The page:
Ruf CTR: 1987’s fastest car in the world
The story goes that Alois Ruf cut his teeth working on Porsche 356s in his father’s garage. When he inherited his father’s eponymous business in 1974, the sensational 2.7 RS was already rapidly establishing itself in competition.
Alois Ruf saw the possibilities of modifying Porsches for owners so that they could go even faster. Connoisseur of Porsche’s flat-four and six engines, he knew achieving more power without compromising driveability was not simply a matter of polishing ports and bolting on bigger carburettors.
From the outset, the Ruf approach would be characterised by bespoke engineering of such integrity that within a decade it would lead to granting of manufacturer status.
The appeal of turbocharging was irresistible and Ruf’s first effort was a Porsche 930 bored out to 3.3 litres, which appeared in 1977, some months before Zuffenhausen’s own 3.3.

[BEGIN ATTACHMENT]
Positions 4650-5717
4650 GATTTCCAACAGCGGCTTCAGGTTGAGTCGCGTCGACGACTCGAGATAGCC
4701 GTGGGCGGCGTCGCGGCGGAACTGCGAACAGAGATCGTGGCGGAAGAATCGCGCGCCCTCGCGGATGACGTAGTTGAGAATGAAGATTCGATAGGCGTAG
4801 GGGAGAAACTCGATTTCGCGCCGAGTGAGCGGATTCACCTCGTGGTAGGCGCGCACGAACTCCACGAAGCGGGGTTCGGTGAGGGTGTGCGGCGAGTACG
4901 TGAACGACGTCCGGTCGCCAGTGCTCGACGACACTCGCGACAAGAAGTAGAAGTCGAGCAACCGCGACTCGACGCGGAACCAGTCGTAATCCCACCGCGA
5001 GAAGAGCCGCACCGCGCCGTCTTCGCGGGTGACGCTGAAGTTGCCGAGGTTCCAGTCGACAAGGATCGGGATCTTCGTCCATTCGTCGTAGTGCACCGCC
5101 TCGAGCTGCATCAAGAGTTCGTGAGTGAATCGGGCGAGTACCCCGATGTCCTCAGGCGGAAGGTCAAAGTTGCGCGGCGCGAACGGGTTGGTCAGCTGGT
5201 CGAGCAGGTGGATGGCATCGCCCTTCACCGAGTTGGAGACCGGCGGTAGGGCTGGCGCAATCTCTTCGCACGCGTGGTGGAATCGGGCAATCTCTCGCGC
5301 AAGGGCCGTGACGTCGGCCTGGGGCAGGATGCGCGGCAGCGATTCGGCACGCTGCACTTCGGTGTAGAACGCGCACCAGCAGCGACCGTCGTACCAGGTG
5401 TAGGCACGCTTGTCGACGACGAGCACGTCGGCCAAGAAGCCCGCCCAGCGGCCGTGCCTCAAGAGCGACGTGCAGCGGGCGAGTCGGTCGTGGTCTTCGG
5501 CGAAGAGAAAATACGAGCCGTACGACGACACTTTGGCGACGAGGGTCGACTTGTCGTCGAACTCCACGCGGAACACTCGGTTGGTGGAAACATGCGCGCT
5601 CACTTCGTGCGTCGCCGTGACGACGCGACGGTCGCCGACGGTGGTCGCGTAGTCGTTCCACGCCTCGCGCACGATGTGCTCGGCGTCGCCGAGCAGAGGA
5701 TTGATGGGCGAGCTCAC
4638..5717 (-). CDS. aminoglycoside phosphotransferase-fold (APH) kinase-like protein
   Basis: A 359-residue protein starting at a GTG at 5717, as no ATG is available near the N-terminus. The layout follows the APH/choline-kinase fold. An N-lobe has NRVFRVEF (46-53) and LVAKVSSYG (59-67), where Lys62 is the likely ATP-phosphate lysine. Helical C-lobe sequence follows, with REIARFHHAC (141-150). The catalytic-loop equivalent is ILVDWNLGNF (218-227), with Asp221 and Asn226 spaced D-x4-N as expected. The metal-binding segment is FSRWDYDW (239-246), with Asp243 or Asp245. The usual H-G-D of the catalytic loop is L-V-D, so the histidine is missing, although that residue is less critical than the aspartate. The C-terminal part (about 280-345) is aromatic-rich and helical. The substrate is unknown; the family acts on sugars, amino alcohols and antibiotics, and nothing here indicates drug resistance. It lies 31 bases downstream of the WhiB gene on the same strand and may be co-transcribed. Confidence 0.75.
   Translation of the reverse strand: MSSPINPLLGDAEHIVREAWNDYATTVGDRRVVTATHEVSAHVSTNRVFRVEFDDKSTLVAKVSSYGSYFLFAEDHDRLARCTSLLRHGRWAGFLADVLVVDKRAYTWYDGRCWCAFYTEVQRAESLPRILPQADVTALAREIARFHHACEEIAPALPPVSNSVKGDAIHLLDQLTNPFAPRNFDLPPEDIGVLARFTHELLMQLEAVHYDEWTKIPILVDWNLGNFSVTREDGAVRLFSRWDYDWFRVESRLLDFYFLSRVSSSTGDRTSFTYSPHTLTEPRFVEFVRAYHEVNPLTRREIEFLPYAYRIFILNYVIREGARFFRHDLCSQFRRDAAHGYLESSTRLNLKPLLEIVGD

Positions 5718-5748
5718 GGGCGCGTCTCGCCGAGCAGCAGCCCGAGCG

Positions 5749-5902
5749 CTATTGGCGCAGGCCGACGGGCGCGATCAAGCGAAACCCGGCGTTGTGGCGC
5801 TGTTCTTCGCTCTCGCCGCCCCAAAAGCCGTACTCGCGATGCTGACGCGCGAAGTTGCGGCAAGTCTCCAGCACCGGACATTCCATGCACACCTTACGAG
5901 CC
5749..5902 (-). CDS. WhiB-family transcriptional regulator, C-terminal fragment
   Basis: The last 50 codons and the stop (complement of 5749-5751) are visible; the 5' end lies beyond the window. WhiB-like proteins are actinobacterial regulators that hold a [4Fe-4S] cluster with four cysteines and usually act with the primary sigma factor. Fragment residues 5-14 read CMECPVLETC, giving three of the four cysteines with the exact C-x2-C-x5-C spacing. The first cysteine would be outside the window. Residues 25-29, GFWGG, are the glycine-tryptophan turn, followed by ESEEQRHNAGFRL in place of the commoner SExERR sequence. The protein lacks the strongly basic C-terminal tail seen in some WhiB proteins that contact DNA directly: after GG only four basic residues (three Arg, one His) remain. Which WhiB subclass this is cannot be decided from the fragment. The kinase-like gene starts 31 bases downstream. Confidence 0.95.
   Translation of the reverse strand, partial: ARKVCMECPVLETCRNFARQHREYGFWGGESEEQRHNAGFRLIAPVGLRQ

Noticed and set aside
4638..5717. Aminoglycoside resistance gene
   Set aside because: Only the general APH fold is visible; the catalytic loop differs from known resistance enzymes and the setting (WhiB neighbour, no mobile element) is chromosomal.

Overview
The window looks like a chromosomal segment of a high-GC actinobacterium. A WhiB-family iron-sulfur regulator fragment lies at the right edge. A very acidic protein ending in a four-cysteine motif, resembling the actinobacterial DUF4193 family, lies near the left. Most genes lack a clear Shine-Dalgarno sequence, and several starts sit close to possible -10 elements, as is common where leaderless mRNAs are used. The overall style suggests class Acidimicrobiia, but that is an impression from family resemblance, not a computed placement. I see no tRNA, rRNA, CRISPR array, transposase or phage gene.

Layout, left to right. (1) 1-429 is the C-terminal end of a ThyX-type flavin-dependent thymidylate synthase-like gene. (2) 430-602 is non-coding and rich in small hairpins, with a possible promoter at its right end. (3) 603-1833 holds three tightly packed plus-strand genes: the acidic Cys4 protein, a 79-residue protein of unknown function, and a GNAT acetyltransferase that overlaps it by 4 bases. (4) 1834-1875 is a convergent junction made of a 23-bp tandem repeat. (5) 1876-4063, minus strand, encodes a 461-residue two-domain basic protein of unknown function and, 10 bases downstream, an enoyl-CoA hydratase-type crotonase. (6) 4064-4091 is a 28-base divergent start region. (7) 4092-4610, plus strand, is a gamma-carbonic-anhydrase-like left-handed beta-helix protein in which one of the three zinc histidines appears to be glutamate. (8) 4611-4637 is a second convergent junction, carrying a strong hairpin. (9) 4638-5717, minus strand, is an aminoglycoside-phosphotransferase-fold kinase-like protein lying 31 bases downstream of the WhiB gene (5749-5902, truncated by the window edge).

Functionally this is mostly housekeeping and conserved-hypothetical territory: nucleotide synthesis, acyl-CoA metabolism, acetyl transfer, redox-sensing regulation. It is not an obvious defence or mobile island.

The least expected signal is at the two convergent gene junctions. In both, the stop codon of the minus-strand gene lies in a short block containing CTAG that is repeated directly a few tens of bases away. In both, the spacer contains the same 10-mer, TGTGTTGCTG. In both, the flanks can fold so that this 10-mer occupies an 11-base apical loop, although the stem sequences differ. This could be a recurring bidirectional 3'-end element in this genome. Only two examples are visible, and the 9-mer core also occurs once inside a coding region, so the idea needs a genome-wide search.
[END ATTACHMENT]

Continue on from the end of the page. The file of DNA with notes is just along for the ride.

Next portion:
With his next car, Ruf beat Porsche to it again in 1978 with a 3.2-litre, 217-horsepower edition of the 180-horsepower 3.0-litre SC. This caused a stir among 911 fans dismayed that the Zuffenhausen flat-six had lost 30 horses since the 2.7 only three years earlier and Ruf sold several hundred of his 3.2.
This model also proved he was just as adept at improving the naturally aspirated engine. However, turbocharging had greater appeal in terms of outright performance, which could really differentiate a Ruf from a factory Porsche and also lift Ruf above the status of mere tuner.
1981 saw the introduction of the Ruf Turbo with a five-speed gearbox – when the 930 still had four– and within two years Ruf presented his BTR (Gruppe B Turbo Ruf), a 930 bored out to 3.4 litres with a claimed 374 horsepower.
Road & Track’s, Paul Frère drove the BTR to 306 kilometres (190 miles) per hour at VW’s test track in Ehra Liessen, the fastest Frère said he had ever driven. This turned out to be a warm up for the main event.